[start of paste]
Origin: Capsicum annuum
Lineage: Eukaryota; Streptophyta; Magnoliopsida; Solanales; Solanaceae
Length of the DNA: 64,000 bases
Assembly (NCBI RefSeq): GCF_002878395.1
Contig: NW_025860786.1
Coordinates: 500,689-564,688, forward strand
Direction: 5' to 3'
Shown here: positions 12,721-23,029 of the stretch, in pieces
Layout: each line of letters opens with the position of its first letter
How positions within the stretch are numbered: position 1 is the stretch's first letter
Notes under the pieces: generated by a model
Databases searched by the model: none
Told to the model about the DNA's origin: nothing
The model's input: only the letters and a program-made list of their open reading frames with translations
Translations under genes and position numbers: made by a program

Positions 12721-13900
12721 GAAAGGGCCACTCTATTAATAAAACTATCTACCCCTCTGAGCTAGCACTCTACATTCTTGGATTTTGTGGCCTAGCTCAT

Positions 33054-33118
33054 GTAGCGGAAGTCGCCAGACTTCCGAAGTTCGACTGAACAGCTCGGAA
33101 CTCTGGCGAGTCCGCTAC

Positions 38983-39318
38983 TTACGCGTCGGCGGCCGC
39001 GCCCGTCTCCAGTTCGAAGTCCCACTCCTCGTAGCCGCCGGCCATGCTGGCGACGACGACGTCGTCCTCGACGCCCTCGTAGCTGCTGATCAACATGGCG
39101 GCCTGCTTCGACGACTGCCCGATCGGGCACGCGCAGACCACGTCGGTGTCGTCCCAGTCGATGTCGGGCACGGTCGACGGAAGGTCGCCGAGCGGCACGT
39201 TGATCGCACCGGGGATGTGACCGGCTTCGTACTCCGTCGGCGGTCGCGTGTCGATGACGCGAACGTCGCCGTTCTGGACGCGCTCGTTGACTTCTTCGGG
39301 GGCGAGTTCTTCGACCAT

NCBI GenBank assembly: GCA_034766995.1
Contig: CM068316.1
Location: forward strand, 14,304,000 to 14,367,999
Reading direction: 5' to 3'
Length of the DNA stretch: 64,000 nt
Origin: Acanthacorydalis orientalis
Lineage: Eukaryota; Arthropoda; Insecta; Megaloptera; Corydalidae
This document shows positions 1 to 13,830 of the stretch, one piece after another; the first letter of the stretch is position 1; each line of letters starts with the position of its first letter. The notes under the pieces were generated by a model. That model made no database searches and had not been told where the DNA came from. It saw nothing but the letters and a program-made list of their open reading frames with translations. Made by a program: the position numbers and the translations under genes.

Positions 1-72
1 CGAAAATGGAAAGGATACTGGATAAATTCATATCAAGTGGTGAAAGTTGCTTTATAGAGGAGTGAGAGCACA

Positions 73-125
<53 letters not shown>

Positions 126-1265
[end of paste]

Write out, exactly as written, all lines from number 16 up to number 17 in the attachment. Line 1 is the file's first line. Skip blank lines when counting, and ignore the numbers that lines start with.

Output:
Positions 12721-13900
12721 GAAAGGGCCACTCTATTAATAAAACTATCTACCCCTCTGAGCTAGCACTCTACATTCTTGGATTTTGTGGCCTAGCTCAT